• Ni Zhao
  • Vonn Walter
  • Trevor Hackman
  • Michele C Hayward
  • Adam M Zanation
  • Sneha Sundaram
  • Bhishamjit S Chera
  • Yufeng Liu
  • Joanna Smith

Detail Information

Publications11

  1. pmc Single nucleotide polymorphisms in nucleotide excision repair genes, cancer treatment, and head and neck cancer survival
    Annah B Wyss
    Department of Epidemiology, Gillings School of Global Pubic Health, University of North Carolina at Chapel Hill, 2101B McGavran Greenberg Hall, CB 7435, Chapel Hill, NC, 27599, USA
    Cancer Causes Control 25:437-50. 2014
    ..Because nucleotide excision repair (NER) enzymes remove adducts, variants in NER genes may be associated with survival among HNC cases both independently and jointly with treatment...
  2. pmc Association of marijuana smoking with oropharyngeal and oral tongue cancers: pooled analysis from the INHANCE consortium
    Morgan A Marks
    Authors Affiliations Division of Cancer Epidemiology and Genetics, National Cancer Institute, Rockville Johns Hopkins School of Medicine Department of Epidemiology, Johns Hopkins Bloomberg School of Public Health, Baltimore, Maryland Department of Community Health, School of Medicine, Brown University, Providence, Rhode Island International Agency of Research on Cancer Hospices Civils de Lyon, Pole Information Medicale Evaluation Recherche Universite Lyon 1, Equipe d Accueil 4129 International Prevention Research Institute, Lyon, France Fred Hutchinson Cancer Research Cancer, Seattle, Washington University of Iowa College of Public Health, Iowa City, Iowa School of Public Health, University of North Carolina, Chapel Hill, North Carolina Department of Head and Neck Surgery and Epidemiology, University of Texas MD Anderson Cancer Center, Houston, Texas UCLA School of Public Health, Los Angeles, California Departments of Epidemiology and Environmental Health Sciences, University of Michigan School of Public Health, Ann Arbor, Michigan Penn State College of Medicine, Hershey, Pennsylvania Boston University School of Public Health, Boston, Massachusetts Faculdade de Saude Publica, Universidade de Sao Paulo, Sao Paulo Escola Nacional de Saude Publica, Fundacao Oswaldo Cruz, Rio de Janeiro Universidade Federal de Pelotas, Pelotas Hospital de Clinicas de Porto Alegre, Port Alegre, Brazil Institute Oncology Angel H Roffo, University of Buenos Aires, Buenos Aires, Brazil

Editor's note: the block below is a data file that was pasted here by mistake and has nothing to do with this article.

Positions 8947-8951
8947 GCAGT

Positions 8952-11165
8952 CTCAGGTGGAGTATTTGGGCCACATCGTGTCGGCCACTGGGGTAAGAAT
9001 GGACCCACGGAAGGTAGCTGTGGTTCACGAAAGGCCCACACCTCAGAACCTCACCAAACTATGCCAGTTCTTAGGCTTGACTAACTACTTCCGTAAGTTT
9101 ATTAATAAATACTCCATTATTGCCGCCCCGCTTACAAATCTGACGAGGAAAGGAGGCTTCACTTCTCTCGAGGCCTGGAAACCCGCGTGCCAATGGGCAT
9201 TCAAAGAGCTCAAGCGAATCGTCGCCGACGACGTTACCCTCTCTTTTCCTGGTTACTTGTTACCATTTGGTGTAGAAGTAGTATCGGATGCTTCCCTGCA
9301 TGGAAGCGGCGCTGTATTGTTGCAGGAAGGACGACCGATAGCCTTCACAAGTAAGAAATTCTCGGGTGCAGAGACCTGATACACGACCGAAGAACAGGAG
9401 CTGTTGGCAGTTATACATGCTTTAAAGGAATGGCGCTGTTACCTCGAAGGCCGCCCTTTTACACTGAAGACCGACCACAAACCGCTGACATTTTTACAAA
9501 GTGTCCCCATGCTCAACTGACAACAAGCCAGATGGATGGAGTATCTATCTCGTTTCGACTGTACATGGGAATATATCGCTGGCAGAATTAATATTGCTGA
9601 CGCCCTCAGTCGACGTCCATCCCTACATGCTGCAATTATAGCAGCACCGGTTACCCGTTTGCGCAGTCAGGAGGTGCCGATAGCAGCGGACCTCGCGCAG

Cancer Epidemiol Biomarkers Prev 23:160-71. 2014
    ..The incidence of oropharyngeal and oral tongue cancers has increased over the last 20 years which parallels increased use of marijuana among individuals born after 1950...
  3. pmc Body mass index and risk of head and neck cancer by race: the Carolina Head and Neck Cancer Epidemiology Study
    Jessica L Petrick
    Department of Epidemiology, Gillings School of Global Public Health, University of North Carolina, Chapel Hill, NC Electronic address
    Ann Epidemiol 24:160-164.e1. 2014
    ..5 kg/m(2)) and decreased for overweight or obesity (25.0 to <30.0 and >30 kg/m(2), respectively), compared with normal weight (18.5 to <25.0 kg/m(2))...
  4. pmc Single-nucleotide polymorphisms in nucleotide excision repair genes, cigarette smoking, and the risk of head and neck cancer
    Annah B Wyss
    Department of Epidemiology, University of North Carolina Gillings School of Global Public Health, Chapel Hill, North Carolina 27599, USA
    Cancer Epidemiol Biomarkers Prev 22:1428-45. 2013
    ..Nucleotide excision repair (NER) genes encode enzymes that remove adducts and may be independently associated with HNC, as well as modifiers of the association between smoking and HNC...
  5. pmc Effects of polymorphisms in alcohol metabolism and oxidative stress genes on survival from head and neck cancer
    Anne M Hakenewerth
    Department of Epidemiology, University of North Carolina at Chapel Hill, Chapel Hill, NC 27599, USA
    Cancer Epidemiol 37:479-91. 2013